British Prime Minister David Cameron speaks during a media conference at the G20 summit in Brisbane, Australia, Sunday, Nov. 16, 2014. Reuters

David Cameron is painting a grim future for the global economy – one on the brink of another recession. High unemployment rates in Europe, weakening markets in Asia, conflict in the Middle East, the Ebola outbreak in West Africa and the Ukraine conflict all add to the “dangerous backdrop of instability,” the British prime minister wrote in a column published in the Guardian on Monday.

“Six years on from the financial crash that brought the world to its knees, red warning lights are once again flashing on the dashboard of the global economy,” he wrote. “Emerging markets, which were the driver of growth in the early stages of the recovery, are now slowing down. Despite the progress in Bali, global trade talks have stalled."

Cameron met with other world leaders, including President Barack Obama and Russian President Vladimir Putin, in Brisbane, Australia, over the weekend for the G20 summit. World leaders discussed, among other things, how to move on from the global financial crisis of 2007-2008, widely considered the worst financial crisis since the Great Depression.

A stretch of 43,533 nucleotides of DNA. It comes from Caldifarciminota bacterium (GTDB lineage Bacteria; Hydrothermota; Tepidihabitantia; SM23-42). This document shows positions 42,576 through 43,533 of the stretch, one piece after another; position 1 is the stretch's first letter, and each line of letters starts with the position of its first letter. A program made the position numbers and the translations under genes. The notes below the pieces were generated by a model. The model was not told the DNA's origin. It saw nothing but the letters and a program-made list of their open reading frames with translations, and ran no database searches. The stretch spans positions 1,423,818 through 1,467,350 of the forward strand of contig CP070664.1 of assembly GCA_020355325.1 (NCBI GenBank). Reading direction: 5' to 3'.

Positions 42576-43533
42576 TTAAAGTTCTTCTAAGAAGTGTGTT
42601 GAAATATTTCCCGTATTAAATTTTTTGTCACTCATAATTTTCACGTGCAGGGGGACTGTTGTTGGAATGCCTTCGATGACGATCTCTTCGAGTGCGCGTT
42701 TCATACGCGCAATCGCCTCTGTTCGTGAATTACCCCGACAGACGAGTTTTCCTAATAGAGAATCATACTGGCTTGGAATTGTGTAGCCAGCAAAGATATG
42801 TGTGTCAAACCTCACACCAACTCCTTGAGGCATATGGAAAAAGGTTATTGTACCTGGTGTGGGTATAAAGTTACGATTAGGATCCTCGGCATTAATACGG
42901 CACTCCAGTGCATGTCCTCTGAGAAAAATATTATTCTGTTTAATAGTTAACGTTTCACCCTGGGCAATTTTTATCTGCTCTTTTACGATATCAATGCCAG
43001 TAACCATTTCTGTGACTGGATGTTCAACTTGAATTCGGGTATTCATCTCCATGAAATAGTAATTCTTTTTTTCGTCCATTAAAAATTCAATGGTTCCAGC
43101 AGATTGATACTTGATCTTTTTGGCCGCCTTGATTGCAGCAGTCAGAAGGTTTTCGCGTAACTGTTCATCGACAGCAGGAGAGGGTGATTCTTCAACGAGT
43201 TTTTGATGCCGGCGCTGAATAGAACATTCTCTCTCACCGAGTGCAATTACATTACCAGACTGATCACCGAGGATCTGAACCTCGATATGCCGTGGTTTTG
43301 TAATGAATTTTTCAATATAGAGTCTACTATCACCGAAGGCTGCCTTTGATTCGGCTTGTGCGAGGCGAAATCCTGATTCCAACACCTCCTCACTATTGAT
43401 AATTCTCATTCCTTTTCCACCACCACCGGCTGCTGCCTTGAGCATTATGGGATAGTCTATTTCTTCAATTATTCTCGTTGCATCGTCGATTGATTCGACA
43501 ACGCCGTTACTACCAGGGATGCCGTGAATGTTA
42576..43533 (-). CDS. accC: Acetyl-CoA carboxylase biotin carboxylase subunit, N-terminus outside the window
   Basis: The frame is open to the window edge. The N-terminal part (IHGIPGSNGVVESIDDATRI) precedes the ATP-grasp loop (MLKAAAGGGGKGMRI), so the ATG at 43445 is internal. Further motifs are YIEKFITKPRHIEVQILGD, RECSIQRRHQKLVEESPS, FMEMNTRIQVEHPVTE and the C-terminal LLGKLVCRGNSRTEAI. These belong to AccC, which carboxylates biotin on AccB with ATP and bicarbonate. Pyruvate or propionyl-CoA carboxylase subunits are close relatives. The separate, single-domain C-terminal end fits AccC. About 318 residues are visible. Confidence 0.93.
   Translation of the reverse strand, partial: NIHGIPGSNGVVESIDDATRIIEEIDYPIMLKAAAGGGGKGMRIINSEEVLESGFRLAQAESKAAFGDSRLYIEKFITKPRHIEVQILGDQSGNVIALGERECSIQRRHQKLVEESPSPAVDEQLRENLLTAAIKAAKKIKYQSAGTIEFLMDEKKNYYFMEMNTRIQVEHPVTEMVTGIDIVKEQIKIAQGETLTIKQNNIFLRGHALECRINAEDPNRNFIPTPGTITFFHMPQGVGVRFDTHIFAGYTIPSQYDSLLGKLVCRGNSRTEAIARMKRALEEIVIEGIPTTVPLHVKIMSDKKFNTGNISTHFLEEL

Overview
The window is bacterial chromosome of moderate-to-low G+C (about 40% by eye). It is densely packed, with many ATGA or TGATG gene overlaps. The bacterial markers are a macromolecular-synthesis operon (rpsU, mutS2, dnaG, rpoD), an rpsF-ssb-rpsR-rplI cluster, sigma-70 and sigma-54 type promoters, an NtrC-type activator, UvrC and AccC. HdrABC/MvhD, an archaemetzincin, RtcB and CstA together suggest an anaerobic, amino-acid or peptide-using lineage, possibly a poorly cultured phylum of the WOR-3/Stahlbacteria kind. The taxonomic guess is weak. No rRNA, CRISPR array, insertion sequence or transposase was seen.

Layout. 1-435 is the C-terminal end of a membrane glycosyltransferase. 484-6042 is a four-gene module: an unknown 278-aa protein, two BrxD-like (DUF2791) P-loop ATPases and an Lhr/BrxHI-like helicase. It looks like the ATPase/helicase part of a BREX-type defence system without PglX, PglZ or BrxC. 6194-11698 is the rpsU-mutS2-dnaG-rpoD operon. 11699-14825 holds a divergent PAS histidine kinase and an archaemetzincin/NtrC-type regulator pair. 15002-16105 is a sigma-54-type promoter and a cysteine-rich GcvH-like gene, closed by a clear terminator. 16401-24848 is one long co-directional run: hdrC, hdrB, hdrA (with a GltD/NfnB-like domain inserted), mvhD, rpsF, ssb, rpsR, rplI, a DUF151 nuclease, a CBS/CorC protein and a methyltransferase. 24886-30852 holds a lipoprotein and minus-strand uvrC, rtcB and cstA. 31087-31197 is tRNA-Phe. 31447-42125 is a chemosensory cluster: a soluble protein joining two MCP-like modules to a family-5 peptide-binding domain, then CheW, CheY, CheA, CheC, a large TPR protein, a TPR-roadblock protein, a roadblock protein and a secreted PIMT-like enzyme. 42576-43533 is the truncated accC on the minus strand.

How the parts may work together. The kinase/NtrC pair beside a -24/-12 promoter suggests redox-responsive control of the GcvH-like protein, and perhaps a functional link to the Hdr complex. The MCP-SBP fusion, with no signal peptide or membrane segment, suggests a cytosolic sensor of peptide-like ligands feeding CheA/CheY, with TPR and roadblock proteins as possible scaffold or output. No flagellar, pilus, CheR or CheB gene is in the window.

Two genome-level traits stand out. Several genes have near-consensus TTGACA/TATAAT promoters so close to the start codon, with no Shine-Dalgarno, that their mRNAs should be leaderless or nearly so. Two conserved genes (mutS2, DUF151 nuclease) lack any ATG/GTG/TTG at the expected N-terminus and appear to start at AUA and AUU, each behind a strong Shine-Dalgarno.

Cameron’s harsh prognosis for the world’s economy included that “the eurozone is teetering on the brink of a possible third recession.” It comes one day after Japan, the world’s third-largest economy, unexpectedly slumped. The country’s gross domestic product fell at an annualized 1.6 percent pace in the third quarter.

Cameron’s decision to issue his warning Monday may have been at least partly motivated by Britain’s own financial troubles, according to the Washington Post. With the next general elections just six months away, Cameron may be trying to plant the expectation early that Britain’s economy may also slip.

However, right now the British economy “is growing,” Cameron said. “After the difficult decisions of recent years, we are the fastest growing in the G7, with record numbers of new businesses, the largest ever annual fall in unemployment, and employment up 1.75 million in four years: more than in the rest of the EU put together,” he wrote.